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SOCO Student Media from Colorado State University Pueblo

The Today

SOCO Student Media from Colorado State University Pueblo

The Today

SOCO Student Media from Colorado State University Pueblo

The Today

City council faces tough questions Monday night

Photo by Julian Volk. Pueblo City Hall Building in Pueblo, Colo.

By Julian Volk

The Pueblo City Council met February 13, 2023, at p.m. to discuss. All seven members were present and mostly participative.

The meeting began with a work session, where members of the community spoke on behalf of the organizations they represented. CarbonSAFE, Colorado Department of Human Services, Crazy Faith and ARPA all had representatives present to speak who all made their cases for funding of their projects. 

Crazy Faith was one that particularly got attention from District 1 Representative, Regina Maestri. Crazy Faith is an organization that fights to end homelessness in Pueblo. The board, back in October of 2022, had already agreed to give Crazy Faith $50,200 plus around another $2,000 for every night that the weather was to be under 20 degrees, but now Crazy Faith’s new innovation, a warming center, is in jeopardy. The building where the warming center is currently, located just off 4th St. and Midtown Cir. Dr., is now up for sale, meaning the warming center may not be open for much longer. Crazy Faith’s representative claimed they would need nearly $500,000 for a new building. Maestri made a commitment to attempt to help convince the board to help Crazy Faith Ministries find a new building.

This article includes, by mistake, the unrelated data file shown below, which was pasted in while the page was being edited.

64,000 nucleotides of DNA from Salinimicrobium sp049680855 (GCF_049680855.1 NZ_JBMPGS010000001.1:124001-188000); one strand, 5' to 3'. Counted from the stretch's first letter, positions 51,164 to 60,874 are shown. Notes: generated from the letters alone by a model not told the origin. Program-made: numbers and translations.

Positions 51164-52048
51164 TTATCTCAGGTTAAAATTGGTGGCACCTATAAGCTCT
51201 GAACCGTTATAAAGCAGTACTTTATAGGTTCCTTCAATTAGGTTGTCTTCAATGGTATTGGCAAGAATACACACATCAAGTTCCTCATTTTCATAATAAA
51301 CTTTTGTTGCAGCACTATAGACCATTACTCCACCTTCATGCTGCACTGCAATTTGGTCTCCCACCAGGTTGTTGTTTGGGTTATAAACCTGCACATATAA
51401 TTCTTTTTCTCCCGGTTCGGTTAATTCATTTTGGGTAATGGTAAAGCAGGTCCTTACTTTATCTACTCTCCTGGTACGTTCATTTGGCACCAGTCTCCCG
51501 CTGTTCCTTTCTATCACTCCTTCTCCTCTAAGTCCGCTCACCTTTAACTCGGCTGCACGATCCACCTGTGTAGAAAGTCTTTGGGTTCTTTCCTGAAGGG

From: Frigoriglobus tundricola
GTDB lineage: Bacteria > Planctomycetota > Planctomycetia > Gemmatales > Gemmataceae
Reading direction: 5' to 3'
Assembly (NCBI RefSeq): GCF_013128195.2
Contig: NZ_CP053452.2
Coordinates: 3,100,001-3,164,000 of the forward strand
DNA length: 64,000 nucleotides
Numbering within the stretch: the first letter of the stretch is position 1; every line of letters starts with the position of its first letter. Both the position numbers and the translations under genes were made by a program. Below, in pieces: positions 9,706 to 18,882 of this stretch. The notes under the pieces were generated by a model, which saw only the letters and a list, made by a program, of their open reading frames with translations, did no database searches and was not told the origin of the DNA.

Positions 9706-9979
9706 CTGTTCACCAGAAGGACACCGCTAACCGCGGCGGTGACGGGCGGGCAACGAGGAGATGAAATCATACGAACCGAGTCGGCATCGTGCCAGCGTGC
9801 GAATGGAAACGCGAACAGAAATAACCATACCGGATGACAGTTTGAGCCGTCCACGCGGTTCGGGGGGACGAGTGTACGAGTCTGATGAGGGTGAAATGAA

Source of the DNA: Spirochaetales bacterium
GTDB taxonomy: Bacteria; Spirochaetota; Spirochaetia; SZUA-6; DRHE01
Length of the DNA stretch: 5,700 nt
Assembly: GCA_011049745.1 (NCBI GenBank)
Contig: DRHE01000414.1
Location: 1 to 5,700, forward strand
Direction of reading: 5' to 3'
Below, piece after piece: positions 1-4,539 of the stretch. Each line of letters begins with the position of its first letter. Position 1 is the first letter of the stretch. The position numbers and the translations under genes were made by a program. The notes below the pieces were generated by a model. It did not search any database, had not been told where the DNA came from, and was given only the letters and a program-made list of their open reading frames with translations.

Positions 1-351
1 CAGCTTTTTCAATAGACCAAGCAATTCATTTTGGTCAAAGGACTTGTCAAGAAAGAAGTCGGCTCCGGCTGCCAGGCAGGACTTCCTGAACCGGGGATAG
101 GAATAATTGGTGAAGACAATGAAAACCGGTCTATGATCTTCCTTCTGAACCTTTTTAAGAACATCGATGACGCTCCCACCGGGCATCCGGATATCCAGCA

After the work session concluded, the public forum began. It started off with the “Christopher Columbus Readers,” Debra and James. They strive to teach the “untold” history of Columbus in efforts to push the mayor and the council to approve the removal of the Christopher Columbus Statue on Abriendo Ave., just outside the Rawlings Library. Other points that were touched on during the public forum were the trash clean up in Pueblo, the changing of city government, etc.

Mayor Gradisar was invited to talk about the petitions circulating around Pueblo calling for a reform of our city’s government. The petitions are for the dissolving of the mayoral government in our city. “The people who are circulating these petitions, for the most part, are misinformed,” said Gradisar. He went on to say that a city manager run government is indeed not cheaper than a mayor run one, but in fact more expensive. He backed this up by saying the city manager before him was given 9 months’ severance and a year of paid health care, while after Gradisar leaves, he will receive nothing.

District 4 Representative, Vicente Martinez Ortega, announced that the Pueblo Hispanic Education Foundation would be helping students every Wednesday of February 5-7 pm with scholarship applications at the Latino Chamber at 215 Victoria St.

As the regular agenda began, a large talking point was M8. M8 is a reaction from the board towards the petition to annex the 10.74-acre plot of land known as the Dorcy Community Housing Annexing. The Dorcy Community Housing Program is a program that was proposed by Posada. The land will be used to build affordable housing for low-income families in Pueblo’s southside region. The annexation of the land into Pueblo would make it available to city waters and electricity.

Pueblo Planning and Zoning Commission had recently voted against Posada’s proposal due to the high density of units in the proposal and the outcry to do so from residents in the Regency neighborhood area. The City Council voted in 5-2 favor to file for an additional period of no more than 180 days on the matter.

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